The flights continued Thursday and Friday and resulted in seizure of a total of 334 marijuana plants in the towns of Sharon, Wright, Esperance and Schoharie, according to Desmond.
It’s work that couldn’t be done, he said, without the help of the National Guard. “This is very important to use out here in a rural county that’s popular for cultivating marijuana plants,” he added.
“I certainly would not want to see anybody do anything to limit this resource for us and I certainly hope that whoever is in charge will realize that we need this and it is a great help to us.”
The UH-72 helicopters are built for search and rescue missions, not for combat.
Despite their utility, they have been threatened with funding cuts which, depending on congressional action this year, could eliminate future purchases and the use of the existing helicopters.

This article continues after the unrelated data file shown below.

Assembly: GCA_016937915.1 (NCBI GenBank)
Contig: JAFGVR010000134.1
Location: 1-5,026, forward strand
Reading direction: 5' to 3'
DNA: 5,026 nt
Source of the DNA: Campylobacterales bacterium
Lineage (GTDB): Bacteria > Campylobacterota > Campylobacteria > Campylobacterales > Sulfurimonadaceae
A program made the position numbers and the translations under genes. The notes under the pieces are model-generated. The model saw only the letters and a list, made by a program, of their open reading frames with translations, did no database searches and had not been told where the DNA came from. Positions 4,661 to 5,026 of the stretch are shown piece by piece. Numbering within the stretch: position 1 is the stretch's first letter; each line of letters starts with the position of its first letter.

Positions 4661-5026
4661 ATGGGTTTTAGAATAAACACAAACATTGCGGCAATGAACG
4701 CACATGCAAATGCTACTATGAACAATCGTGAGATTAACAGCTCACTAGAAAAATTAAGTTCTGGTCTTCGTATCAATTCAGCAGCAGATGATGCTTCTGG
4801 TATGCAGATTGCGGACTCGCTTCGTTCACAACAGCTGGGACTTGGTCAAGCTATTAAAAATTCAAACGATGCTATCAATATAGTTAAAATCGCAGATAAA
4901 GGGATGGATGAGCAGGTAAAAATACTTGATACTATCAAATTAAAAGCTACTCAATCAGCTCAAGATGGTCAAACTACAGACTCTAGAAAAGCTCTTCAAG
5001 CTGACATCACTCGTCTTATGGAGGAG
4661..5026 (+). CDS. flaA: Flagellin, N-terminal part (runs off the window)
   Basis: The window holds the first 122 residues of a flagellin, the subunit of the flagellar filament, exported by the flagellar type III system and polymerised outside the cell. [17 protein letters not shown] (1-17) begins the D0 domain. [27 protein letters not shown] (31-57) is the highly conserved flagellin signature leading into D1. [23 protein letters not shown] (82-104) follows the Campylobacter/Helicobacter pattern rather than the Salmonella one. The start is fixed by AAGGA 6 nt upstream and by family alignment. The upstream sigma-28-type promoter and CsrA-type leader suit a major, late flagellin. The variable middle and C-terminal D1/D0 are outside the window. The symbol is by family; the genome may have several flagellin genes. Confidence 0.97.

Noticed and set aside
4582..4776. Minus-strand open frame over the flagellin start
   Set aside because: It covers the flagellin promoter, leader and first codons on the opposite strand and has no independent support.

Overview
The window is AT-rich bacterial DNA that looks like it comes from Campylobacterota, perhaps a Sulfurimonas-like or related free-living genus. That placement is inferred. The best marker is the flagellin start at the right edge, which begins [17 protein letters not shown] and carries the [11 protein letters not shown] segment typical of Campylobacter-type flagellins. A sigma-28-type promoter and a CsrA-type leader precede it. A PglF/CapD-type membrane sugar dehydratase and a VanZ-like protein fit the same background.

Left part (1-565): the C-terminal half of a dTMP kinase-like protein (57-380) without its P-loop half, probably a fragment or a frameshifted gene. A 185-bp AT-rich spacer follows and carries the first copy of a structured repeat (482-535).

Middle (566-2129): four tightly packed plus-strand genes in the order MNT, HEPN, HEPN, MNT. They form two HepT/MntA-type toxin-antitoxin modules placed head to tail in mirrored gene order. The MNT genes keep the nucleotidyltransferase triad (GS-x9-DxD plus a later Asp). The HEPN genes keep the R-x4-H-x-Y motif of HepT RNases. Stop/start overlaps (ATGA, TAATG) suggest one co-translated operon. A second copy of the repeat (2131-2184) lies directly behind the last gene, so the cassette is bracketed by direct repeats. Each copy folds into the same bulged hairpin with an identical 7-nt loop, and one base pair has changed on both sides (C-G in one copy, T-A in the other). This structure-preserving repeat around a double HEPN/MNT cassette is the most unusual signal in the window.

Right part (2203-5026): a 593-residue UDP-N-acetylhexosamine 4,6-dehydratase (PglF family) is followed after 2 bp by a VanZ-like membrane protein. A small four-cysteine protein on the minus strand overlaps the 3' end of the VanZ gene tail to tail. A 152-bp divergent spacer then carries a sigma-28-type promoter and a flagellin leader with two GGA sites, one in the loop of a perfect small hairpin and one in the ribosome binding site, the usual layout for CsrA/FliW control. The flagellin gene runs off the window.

The Obama administration requested only $91.2 million to purchase 10 helicopters in the 2013 budget proposal, according to Stephanie Valle, a spokeswoman for Rep. Gibson.
That figure represented a drop in funding, but the House of Representatives disagreed and instead appropriated $231 million for the program, enough for 31 helicopters.
“This has been a successful program for the Army, and less expensive than other combat aircraft options,” Valle said.
The future, however, remains in question, she said.
“As far as the way forward, the House and Senate will have to negotiate a final level of funding that would then be signed into law by the president,” Valle said.
MORE THAN MARIJUANA
The New York National Guard’s Counterdrug Task Force is based in Glenville at the Stratton Air National Guard Base, home of the ANG’s 109th Airlift Wing. The agency is funded for 75 full-time personnel, half from the Army National Guard, half from the Air National Guard, according to Eric Durr, spokesman for the New York State Division of Military and Naval Affairs.